Depersonalization usually occurs in response to a traumatic event or long-term exposure to abuse or neglect. Memories of the event, increased anxiety related to stressful life situations or changes in personal roles may also trigger depersonalization responses.
Why do I keep dissociating?
Dissociating is a coping mechanism that typically occurs in response to a traumatic event and a person’s inability to effectively cope with the trauma or its memory. If you are experiencing ongoing symptoms of dissociation, it’s important to seek the help of a mental health professional to help address the root cause of the disorder and to help you establish a plan of care to help manage the disorder.
Can derealization be cured?
Although there is no known cure for depersonalization derealization disorder, many people find that treatment for symptoms can be effective in reducing symptoms and may lead to remission of the disorder.
Does anxiety cause depersonalization?
If anxiety is overwhelming and left unmanaged, it can cause symptoms of depersonalization. While this does not happen in all cases of extreme anxiety, any symptoms of uncontrollable anxiety or depersonalization should be addressed with a mental health professional as soon as possible.
Is derealization a symptom of schizophrenia?
Mental health disorders, such as schizophrenia, may cause symptoms of derealization. However, not everyone with a diagnosis of schizophrenia is diagnosed with derealization disorder.
Does derealization affect memory?
While derealization may temporarily affect a person’s concentration, it is not typically associated with memory loss or impairment.
How long does depersonalization last?
Depersonalization can last from a few minutes in rare cases to as many as several years in others. The underlying cause of the disorder may determine how long a person is affected. For example, someone who experienced trauma or abuse as a child may have symptoms longer than a person who is experiencing symptoms related to the use of drugs or alcohol misuse.
Does alcohol or nicotine use cause depersonalization?
In some cases, people who use substances such as ketamine, alcohol, nicotine and hallucinogens may experience symptoms of depersonalization.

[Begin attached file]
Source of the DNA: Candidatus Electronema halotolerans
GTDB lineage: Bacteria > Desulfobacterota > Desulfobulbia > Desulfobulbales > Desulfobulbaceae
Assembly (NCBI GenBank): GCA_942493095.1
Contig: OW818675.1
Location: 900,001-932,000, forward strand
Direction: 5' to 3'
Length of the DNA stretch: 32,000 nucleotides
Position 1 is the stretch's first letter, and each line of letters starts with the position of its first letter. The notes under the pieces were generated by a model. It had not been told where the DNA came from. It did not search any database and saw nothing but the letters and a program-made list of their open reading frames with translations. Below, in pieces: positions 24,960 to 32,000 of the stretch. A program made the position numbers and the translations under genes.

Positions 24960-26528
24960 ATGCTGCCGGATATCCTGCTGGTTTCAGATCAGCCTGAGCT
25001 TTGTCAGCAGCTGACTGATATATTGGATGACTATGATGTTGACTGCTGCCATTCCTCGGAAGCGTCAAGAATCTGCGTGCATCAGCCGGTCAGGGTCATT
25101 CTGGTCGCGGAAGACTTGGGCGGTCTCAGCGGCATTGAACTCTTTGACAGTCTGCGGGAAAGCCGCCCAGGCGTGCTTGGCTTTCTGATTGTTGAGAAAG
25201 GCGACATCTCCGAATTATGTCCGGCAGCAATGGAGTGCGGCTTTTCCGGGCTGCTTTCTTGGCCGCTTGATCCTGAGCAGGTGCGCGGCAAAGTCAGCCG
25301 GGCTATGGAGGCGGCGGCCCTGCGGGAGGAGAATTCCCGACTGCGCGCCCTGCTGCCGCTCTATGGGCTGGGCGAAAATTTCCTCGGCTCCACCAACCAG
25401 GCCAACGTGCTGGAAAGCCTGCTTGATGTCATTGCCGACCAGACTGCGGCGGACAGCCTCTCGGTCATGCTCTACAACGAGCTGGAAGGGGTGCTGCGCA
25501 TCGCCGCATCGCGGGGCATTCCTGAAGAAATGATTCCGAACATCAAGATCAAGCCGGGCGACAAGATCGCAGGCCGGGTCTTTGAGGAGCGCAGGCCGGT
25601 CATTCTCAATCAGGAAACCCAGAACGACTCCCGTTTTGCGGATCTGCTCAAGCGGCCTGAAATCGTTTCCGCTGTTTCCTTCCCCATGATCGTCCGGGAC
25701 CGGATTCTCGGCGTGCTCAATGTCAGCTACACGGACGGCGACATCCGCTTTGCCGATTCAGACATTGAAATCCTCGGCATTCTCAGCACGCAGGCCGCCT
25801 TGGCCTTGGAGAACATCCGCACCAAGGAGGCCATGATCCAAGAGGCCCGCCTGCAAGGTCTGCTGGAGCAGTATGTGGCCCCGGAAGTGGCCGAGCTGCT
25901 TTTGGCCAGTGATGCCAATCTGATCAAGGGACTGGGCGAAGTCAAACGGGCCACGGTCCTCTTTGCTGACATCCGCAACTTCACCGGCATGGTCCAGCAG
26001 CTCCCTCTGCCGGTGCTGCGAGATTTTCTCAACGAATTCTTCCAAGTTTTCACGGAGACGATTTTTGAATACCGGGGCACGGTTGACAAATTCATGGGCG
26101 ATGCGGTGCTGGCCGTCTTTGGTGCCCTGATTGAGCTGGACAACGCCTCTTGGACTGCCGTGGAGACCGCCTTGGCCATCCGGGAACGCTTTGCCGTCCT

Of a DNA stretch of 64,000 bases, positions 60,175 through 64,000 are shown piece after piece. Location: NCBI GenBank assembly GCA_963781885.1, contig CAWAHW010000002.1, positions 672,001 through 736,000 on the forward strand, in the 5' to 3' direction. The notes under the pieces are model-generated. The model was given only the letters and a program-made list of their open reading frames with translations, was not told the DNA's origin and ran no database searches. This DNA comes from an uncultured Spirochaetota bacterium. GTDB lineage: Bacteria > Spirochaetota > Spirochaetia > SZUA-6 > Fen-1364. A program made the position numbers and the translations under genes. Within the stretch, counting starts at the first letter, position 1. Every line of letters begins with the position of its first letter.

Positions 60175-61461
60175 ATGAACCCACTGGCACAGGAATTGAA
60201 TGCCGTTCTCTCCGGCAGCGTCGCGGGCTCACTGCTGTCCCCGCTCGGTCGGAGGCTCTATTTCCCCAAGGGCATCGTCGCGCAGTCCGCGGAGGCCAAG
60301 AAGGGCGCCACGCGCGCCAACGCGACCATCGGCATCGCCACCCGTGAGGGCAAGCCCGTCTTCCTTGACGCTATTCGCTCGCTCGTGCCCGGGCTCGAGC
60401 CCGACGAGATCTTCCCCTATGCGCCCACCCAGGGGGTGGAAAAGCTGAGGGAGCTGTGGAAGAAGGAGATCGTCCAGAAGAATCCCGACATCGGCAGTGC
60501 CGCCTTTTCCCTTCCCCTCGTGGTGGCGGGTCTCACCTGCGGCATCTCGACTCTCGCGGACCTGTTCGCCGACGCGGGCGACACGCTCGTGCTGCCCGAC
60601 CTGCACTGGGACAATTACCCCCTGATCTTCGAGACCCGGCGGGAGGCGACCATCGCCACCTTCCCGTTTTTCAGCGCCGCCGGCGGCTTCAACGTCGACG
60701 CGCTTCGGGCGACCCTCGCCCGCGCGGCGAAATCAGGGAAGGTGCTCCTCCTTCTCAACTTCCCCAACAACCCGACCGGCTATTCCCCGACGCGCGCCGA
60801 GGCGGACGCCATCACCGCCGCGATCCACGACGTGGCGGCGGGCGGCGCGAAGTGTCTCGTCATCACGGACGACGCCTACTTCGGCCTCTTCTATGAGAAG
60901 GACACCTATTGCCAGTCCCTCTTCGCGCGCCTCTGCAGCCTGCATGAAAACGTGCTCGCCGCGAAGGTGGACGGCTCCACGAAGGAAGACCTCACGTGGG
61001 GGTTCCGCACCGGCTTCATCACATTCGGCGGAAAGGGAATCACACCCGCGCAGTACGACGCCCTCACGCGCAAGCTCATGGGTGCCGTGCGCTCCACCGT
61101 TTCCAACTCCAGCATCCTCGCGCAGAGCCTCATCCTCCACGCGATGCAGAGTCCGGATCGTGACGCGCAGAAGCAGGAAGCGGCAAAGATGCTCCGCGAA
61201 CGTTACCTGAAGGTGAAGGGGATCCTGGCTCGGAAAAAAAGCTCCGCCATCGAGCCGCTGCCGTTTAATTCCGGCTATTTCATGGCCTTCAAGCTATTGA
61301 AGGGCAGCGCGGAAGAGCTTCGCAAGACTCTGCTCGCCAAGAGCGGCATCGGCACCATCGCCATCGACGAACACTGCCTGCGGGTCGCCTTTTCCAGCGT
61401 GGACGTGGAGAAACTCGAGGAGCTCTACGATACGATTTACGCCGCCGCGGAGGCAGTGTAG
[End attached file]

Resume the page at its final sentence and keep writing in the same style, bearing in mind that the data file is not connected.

Can antidepressants cause depersonalization?
Antidepressants may intensify symptoms of depersonalization in some people. Symptoms often appear worse in individuals who took antidepressants and then, after a period of being off of the medication, began a new regimen of antidepressant therapy.
What does dissociation feel like?
People with dissociative disorder often describe feeling separate from their body, as if they are floating in the air and unable to connect with any sensation that others would normally feel. Many people report an inability to register the feeling of heat or cold or to recognize when they are hungry or tired.
When to See a Doctor
If you can identify with any of the following, you should make an appointment with your doctor:
- You experience “beyond ordinary” forgetfulness, such as extensive gaps in memory associated with personal information or skills
- Your symptoms are causing problems or stress in your personal and/or professional life
- Your symptoms are not caused by a medical condition or the use of alcohol or drugs
- You are aware (or others observe) that you exhibit the presence of two or more personalities that relate differently to you and to the world around you.
Additionally, if traumatic flashbacks are present and are overwhelming or if they are associated with unsafe behavior, it’s important to seek emergency care.
A primary care provider will perform a physical assessment and gather personal and family history and may order lab work or other tests to rule out other health conditions. A mental health professional, such as a psychiatrist or psychologist will perform a mental health evaluation to determine what symptoms are present and the necessary treatment to manage symptoms.
Mental health care options include individual and family therapy, psychosocial support that focuses on developing communication and vocational skills and monitoring of any medications that may be prescribed. Some people prefer to develop an in-person relationship with a therapist, psychiatrist or counselor. Others are more comfortable with an approach that allows them to experience counseling in a more relaxed personal setting. For those people, online counseling is a great option.
Online counseling services, such as BetterHelp, offer access to licensed, experienced doctors, counselors and social workers when and where it is most convenient for you. You can talk on the phone or chat online with professionals who can develop a plan of care tailored to your specific need. The most important thing to remember is, you are not alone. There are resources to help you learn to manage symptoms and live without major disruptions in daily life.